01 November 2022
Occurrence of brominated disinfection by-products in thermal spas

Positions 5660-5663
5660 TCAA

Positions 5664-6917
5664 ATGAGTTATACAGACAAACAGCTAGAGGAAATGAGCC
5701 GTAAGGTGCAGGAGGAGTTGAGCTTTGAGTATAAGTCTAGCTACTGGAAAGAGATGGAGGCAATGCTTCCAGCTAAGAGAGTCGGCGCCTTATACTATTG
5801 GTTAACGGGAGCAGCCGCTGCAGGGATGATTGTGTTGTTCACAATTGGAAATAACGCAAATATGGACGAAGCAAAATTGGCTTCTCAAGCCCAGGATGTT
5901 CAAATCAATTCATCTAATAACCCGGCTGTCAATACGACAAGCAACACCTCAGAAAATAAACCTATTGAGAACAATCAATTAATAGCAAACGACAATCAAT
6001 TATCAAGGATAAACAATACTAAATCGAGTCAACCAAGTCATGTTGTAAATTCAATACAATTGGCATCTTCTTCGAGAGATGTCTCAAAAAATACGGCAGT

Thermal spas are gaining more and more popularity among the population because they are used for recreational purposes. Disinfecting these baths without losing the health benefits poses a challenge for swimming pool operators. Previous studies have mainly focused on regulated chlorinated DBPs in freshwater pools with no bromide or seawater pools with very high bromide content. Thermal water pools have a low bromide content and in combination with chlorine can lead to chlorinated, brominated and mixed halogenated DBP species. The occurrence of brominated and mixed halogenated DBPs in these types of pools is largely unexplored, with very few or limited studies published on regulated DBPs and even fewer on emerging DBP classes. In the field of swimming pool water disinfection, apart from extensive studies in the field of drinking water disinfection, only a few studies are known in which >39 halogenated and 16 non-halogenated disinfection by-products, including regulated trihalomethanes (THM) and haloacetic acids (HAA), were investigated in swimming pool water. Calculated bromine incorporation factor (BIF) demonstrated that even small amounts of bromide in swimming pool water can lead to a large shift in DBP species towards brominated and mixed halogenated DBPs. Dihaloacetonitriles (DHANs) accounted for >50% of the calculated cytotoxicity and genotoxicity on average. Comparison of the target analysis with the TOX showed that a major part of the measured TOX (69% on average) could be explained by the regulated classes THMs, HAAs, and the unregulated class of HANs. This study aims to help operators of swimming pools with bromide-containing water to gain a better understanding of DBP formation in future monitoring and to fill the knowledge gap that has existed so far on the occurrence of DBPs in thermal water pools.